The number of different scams and con attempts in today’s technology-driven age appears to be never-ending. From credit card fraud to emails masking as your bank, phone calls suggesting family members are in danger and require your assistance to attempts to come across as the IRA.

We have to be incredibly careful and diligent regarding what information we are giving out, and who we are giving it to.

The Better Business Bureau (BBB) has issued a warning about a scam currently on the rise in Canada and the United States that doesn’t require any personal information, just a simple answer to a seemingly innocent question – ‘Can you hear me now?’

The scam itself actually isn’t anything new, in fact, it’s been used in the past, they report, to trick companies into making purchases like office supplies that they never intended to purchase. The difference now is that the con artists are no longer targeting businesses, they are after individual consumers.

How does it work? Someone calls you from an unfamiliar number. When you answer, rather than introducing themselves or trying to spark up a conversation, all you will hear on the other end of the call is someone asking the question ‘Can you hear me now?’ or ‘Can you hear me clearly?’. This is one of those questions that we are all quite used to in the age of the cell phone with the risk of questionable or unreliable service, and it banks on the fact that we will instinctively answer ‘Yes.’ While it may seem like nothing more than an innocent question, the con artist on the other end records the answer, which can later be edited and used as a consent to make a major purchase. In some cases, the caller will go as far as making statements like ‘I’m having trouble with my headset,’ or making shuffling noises as if they are fumbling with their equipment.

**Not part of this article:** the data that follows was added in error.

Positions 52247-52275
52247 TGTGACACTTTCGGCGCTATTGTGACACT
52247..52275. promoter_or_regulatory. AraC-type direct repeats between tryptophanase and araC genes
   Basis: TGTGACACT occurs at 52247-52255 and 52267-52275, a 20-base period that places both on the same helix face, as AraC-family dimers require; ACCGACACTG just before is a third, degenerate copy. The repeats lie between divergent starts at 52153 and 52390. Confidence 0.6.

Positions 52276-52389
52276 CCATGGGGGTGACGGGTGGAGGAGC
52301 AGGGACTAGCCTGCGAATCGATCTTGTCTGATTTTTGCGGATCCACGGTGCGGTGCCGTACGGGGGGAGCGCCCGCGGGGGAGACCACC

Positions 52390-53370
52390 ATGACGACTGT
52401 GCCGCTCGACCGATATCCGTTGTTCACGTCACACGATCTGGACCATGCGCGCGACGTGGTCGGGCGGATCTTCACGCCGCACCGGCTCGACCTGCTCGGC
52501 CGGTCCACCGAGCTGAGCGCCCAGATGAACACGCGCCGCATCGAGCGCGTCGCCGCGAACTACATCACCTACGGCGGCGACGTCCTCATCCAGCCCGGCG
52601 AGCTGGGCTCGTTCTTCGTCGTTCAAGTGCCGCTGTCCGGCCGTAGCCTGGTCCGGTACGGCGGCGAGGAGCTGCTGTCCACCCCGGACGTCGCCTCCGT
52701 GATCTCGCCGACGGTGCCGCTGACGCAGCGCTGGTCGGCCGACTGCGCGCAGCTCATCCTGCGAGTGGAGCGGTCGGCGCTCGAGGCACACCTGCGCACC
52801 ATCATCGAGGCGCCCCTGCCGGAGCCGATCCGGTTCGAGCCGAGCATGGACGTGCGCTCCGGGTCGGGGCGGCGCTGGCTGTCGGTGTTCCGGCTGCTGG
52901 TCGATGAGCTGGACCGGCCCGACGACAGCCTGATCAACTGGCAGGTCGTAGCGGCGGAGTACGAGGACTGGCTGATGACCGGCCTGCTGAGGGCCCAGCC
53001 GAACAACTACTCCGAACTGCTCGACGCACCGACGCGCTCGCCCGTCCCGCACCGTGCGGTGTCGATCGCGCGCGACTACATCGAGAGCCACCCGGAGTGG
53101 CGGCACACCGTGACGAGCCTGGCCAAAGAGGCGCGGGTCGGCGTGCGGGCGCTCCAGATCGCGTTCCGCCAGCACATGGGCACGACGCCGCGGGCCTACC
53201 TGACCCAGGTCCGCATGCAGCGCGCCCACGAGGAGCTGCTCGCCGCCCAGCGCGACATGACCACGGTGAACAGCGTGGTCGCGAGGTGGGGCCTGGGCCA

The Better Business Bureau of Southfield, Michigan warns that there is often more to the scam than just this one conversation. In fact, you likely weren’t targeted randomly. “Keep in mind, a scammer may already have gotten their hands on some of your personal information, such as credit card numbers, which they can use in tandem with your recorded affirmation to push through charges,” they advised.

To avoid falling victim to this scam, the BBB recommends the use of Caller ID to screen your calls, avoiding answering unknown or unfamiliar numbers. If you do answer a call and find yourself being asked any version of the question, do NOT answer the caller. Instead, disconnect the call then report the number to the BBB Scam Tracker to warn others that may receive a call from the same number. The BBB also shares this information with law enforcement agencies in an effort to help crack down on these scammers.

If you came across this article a little too late, aware that you have already received this call and answered ‘yes,’ the BBB recommends monitoring your bank and credit card statements as well as telephone and cell phone bills for any changes or unauthorized charges.

Feature Image Source: WXYZ-TV Detroit

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